Fraud & Identity Theft » Prevention » 9 Ways to Stay Safe on Social Media

9 Ways to Stay Safe on Social Media

Social media outlets such as Facebook, Twitter, and Instagram are great for staying in touch with family and friends, but remember: cyber-scammers and identity thieves are on those platforms too. Here are some guidelines on steering clear of them.

1. Lock Down Privacy Settings

Check the settings in your social accounts to make sure your phone number and email addresses are hidden from public view. Here are a few platform-specific recommendations:

2. Use Text Messaging to Prevent Unauthorized Logins

There was a time when it was considered prudent to exclude your phone number from your social network profiles, but that’s a decision worth revisiting.

Consider supplying your smartphone number to each platform, and requiring it to use text messaging to confirm your identity when you log in on a new device.

This process, known as two factor authentication or login verification, can keep your accounts secure even if your username and password are stolen.

3. Be Discreet About Your Whereabouts

Take care to avoid sharing your street address, which can help thieves target your home. Also, be careful about broadcasting when you’re traveling for extended periods when your vacant home could become a target.

Bear in mind that you can disclose this information inadvertently, without typing a thing, if you allow your posts or images to be tagged with your location. To prevent that, you can disable location tagging:

In Twitter, uncheck the “Tweet with location” box on the “Privacy and safety” settings page.

For the Facebook and Instagram mobile apps, you must go to your phone’s settings, find location services, and disable them for the Facebook and Instagram apps.

(The process may differ somewhat from one manufacturer’s phone to the next; if you have trouble finding the settings for your phone, consult your phone’s user guide or online help pages.)

4. Avoid (and Report) Duplicate Friend Requests

If you receive a request to connect with someone you know, but who you thought was already a friend or follower, double-check your friends-list before accepting the invitation. If the sender is already on your list, chances are good their account has been hacked.

Scammers use bogus accounts cloned from real users to collect “friends,” and rely on these “mutual friends” to extend their fake networks. The fake account may use photos from your friend’s real account to trick you as well.

5. Don’t Use Social Credentials to Sign Into Third-Party Sites

Many third-party websites give you the option of registering using Facebook, Google or Twitter credentials instead of setting up new usernames and passwords.

These shortcuts are tempting, especially when you’re eager to place an order or join a discussion, but think twice. By using this option, you may be giving the new site more information than you need to.

Worse, if someone hijacks your social login information, they can gain access to these third-party accounts as well.

  • If you’ve enabled access to third party sites in Facebook, you can review the sites that are logged in automatically by clicking “Apps” on the left side of the Settings page.
  • You can shut off integration apps individually, or you can disable all integration with third-party sites and applications by changing a single setting.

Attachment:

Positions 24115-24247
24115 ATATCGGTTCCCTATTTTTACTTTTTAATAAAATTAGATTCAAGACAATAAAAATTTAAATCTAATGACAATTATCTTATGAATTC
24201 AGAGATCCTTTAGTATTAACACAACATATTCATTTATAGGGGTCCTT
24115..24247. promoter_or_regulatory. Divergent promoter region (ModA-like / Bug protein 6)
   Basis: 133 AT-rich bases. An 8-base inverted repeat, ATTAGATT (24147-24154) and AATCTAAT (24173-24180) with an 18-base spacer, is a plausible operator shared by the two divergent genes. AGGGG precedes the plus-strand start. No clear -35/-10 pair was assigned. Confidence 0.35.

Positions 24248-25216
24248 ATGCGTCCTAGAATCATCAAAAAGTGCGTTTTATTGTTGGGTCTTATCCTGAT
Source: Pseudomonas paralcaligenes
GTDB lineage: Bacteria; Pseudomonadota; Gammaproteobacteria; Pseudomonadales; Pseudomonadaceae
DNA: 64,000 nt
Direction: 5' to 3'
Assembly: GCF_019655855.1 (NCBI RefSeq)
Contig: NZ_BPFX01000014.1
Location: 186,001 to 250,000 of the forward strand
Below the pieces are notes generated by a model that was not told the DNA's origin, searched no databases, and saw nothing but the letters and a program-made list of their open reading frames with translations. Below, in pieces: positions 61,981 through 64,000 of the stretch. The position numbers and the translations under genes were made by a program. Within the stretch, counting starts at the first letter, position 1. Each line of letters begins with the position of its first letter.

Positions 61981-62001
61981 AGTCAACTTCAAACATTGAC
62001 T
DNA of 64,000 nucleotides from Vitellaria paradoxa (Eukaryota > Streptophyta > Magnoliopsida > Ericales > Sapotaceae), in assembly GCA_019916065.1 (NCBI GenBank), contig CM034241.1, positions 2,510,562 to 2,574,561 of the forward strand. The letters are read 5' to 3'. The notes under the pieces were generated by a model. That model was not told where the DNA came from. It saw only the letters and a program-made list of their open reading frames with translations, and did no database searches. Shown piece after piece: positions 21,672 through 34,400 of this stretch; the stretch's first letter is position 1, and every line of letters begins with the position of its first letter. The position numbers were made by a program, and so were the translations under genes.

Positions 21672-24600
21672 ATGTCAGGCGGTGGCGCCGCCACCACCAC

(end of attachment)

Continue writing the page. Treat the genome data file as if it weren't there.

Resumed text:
6. Avoid Quizzes and Games That Require Access to Profile Information

“Fun” quizzes that promise to spot your perfect mate, assemble a bank-heist team, or test your hometown loyalty are often just information-siphoning schemes.

While assuring you they won’t post to your feed without permission, they woo you into surrendering your profile info and friends. They can use this info to build lists for spammers.

7. Handle Passwords With Care

Don’t store passwords in your web browser because if your phone or laptop is stolen, saved passwords can provide access to social accounts, shopping sites, and your email—all of which likely contain loads of information an identity thief could use. Another alternative is to password protect your computer.

  • Switch up your social media passwords immediately if there’s a chance you’re the victim of a data breach or if you determine your personal information is on the dark web. Use different passwords for each account site, and make sure they’re strong.
  • Ditch the sticky notes and index cards and upgrade to a better password management system. The helpful (and free) password manager, Dashlane works on Windows, Mac OS, iOS and Android. It encrypts and stores all your passwords (except its own), and lets you enter and submit them with a click.

8. Consider Identity Theft Protection

If you’re concerned that your personal data may have been compromised, consider using an identity-theft protection product to alert you to instances of abuse.

9. If You Have Kids, Pay Attention to Their Accounts as Well

If, and when your kids use social media, you’ll want to make sure you’re protecting them while on social networks. Criminals can prey on them, and if their privacy and security settings aren’t locked down, it can put their safety and personal information at risk. Read more here about protecting your child on social media.

As in any group setting, you’ll find folks of every stripe on social media, from friends to trolls to criminals. Good relationships are what keep us coming back, but it’s a mistake to ignore or underestimate the wrongdoers. By staying alert and adopting a few smart practices, you can socialize safely and keep your personal information private.


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